Beginning with his title role in Fassbinder’s The American Soldier (1970) as a German-American Vietnam vet turned killer for hire, the ruggedly built and bruisingly handsome Karl Scheydt (born 1940) became a familiar face in the director’s retinue for the next decade. He appears in fifteen of Fassbinder’s films, often as heavies, and thus, naturally, as the producer in the filmmaking roman à clef Beware of a Holy Whore (1970). As Anzell in The Merchant of Four Seasons, Scheydt plays one of Fassbinder’s typically complex minor roles: part trolling john (who becomes Hermann’s character’s first trick), part satisfying lover, part swindler, part chump. A versatile crew member on many sets, Scheydt worked behind the scenes, usually uncredited, as assistant director, production manager, sound engineer, and decorator. His final film for Fassbinder was the director’s last, Querelle (1982). The actor continued appearing sporadically on TV and in films until the early nineties, then faded from the screen. He died in 2009.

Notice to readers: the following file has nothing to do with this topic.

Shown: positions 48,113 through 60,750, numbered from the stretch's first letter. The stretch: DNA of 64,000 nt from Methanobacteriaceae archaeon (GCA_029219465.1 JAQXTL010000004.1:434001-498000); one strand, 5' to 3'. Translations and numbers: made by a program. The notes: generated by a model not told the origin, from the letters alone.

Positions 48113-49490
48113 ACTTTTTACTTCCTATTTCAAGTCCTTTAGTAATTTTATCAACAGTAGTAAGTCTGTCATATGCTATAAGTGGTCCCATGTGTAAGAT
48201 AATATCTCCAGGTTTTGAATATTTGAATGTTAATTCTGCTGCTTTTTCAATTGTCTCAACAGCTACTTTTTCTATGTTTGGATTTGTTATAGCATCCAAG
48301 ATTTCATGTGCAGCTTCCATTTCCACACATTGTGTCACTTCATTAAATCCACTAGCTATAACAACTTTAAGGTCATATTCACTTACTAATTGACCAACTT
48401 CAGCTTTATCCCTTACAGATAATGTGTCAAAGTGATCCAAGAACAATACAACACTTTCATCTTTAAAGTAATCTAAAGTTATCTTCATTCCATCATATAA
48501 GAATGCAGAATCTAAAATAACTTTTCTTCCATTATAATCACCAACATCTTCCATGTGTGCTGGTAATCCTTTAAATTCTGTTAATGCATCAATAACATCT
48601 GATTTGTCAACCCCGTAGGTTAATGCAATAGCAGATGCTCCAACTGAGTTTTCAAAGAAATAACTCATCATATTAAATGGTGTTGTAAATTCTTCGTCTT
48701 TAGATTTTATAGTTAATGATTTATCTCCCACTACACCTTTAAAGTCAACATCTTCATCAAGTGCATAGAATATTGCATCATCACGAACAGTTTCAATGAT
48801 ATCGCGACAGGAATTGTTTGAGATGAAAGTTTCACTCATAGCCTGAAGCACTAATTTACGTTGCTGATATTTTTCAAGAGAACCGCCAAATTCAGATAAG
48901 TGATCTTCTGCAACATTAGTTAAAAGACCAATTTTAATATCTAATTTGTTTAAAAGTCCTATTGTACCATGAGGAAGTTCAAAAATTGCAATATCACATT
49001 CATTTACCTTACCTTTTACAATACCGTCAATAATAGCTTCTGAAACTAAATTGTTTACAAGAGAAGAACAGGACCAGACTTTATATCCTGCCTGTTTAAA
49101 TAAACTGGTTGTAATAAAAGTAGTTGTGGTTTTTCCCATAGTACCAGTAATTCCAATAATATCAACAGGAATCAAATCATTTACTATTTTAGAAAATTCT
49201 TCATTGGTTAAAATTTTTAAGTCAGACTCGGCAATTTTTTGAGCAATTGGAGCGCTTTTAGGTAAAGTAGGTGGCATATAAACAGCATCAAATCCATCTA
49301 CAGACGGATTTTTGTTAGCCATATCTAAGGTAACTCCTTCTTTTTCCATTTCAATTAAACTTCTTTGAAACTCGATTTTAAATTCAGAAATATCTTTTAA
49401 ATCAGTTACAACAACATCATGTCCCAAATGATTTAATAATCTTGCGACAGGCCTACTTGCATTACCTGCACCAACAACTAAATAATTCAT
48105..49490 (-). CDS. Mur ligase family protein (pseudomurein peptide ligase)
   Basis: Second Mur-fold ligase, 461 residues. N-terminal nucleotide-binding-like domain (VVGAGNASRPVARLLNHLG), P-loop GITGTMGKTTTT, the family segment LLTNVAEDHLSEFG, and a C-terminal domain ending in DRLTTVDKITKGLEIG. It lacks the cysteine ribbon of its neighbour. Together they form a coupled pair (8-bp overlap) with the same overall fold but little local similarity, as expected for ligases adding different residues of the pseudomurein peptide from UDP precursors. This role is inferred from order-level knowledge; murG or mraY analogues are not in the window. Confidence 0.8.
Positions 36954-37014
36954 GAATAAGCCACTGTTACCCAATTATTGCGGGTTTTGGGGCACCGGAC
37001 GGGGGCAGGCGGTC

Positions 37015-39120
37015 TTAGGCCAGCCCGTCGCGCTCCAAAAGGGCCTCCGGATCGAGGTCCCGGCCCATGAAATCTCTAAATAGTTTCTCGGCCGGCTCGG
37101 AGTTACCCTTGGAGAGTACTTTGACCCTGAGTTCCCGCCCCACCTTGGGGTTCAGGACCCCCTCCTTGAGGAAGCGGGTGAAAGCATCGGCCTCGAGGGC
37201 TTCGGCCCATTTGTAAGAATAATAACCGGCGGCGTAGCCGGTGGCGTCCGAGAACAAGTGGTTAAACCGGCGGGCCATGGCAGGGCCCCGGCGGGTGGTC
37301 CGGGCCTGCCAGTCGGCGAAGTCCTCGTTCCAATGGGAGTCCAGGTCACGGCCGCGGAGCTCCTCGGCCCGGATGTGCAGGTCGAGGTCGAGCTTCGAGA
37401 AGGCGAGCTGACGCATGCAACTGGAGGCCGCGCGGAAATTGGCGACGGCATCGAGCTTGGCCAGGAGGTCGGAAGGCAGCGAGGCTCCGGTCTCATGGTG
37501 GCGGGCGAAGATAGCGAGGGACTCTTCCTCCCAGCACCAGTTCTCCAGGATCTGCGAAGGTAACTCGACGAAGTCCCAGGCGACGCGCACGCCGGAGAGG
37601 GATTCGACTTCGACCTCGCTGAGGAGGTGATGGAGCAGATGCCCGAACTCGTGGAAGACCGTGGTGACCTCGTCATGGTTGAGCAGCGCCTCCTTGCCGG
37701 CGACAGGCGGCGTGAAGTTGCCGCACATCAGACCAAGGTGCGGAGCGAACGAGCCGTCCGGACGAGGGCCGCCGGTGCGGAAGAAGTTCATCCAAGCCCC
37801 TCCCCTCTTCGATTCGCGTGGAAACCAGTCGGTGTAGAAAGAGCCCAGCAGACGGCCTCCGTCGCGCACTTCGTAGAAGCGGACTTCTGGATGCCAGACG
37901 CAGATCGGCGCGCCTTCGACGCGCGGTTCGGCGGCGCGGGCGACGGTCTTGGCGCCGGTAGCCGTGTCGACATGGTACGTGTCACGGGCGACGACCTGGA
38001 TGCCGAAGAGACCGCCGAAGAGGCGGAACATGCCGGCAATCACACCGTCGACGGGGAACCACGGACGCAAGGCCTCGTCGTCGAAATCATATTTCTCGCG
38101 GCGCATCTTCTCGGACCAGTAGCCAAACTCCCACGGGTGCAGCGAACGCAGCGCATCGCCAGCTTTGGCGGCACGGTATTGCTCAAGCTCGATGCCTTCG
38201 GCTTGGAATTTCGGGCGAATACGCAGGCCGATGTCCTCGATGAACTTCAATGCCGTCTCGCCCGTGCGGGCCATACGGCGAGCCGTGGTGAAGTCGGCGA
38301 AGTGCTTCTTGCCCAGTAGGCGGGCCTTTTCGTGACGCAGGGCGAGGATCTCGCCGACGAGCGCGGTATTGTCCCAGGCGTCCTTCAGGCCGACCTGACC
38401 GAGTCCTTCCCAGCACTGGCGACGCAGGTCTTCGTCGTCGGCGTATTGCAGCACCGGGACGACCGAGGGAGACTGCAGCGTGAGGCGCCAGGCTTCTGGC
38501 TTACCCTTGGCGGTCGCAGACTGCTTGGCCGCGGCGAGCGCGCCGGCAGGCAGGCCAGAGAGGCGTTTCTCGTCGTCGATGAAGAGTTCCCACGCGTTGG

Muse, chanteuse, and—from 1970 to ’72, a crucial period in the filmmaker’s formation—Mrs. Fassbinder, Ingrid Caven is one of cinema’s most extraordinary creatures: fragile, indestructible, smoldering, outspoken, enchanting, remote. Born Ingrid Schmidt in Saarbrücken, Germany, in 1938, Caven was discovered by Fassbinder and composer Peer Raben in a theater lobby in 1967. Her stunning turn as “the merchant’s great love” in The Merchant of Four Seasons was one of twenty-some roles she would take on for Fassbinder, concluding with In a Year with 13 Moons in 1978. Caven appeared in films and on television steadily throughout the 1980s, but her career as a cabaret singer then began to take precedence. Her post-Fassbinder screen appearances have run to the inner and outer reaches of European art cinema: Werner Schroeter’s Day of the Idiots (1981), André Téchiné’s My Favorite Season (1993), Raoul Ruiz’s Marcel Proust’s “Time Regained” (1999), Claire Denis’s 35 Shots of Rum (2008). The subject of a prizewinning and best-selling 2004 work of fiction, Ingrid Caven: A Novel, written by her partner, Jean-Jacques Schuhl, and a 2014 film portrait by Bertrand Bonello, Ingrid Caven: Music and Voice, Caven is a kind of post-diva, part Piaf, part Dietrich, and perhaps secretly part Carol Burnett. She’s been known to come crashing onstage in a faux pratfall into a music stand, but it’s the audience that’s thrown off-balance, not Caven, a deft comedian despite her sometimes stern demeanor and custom-designed Yves Saint Laurent black velvet dress.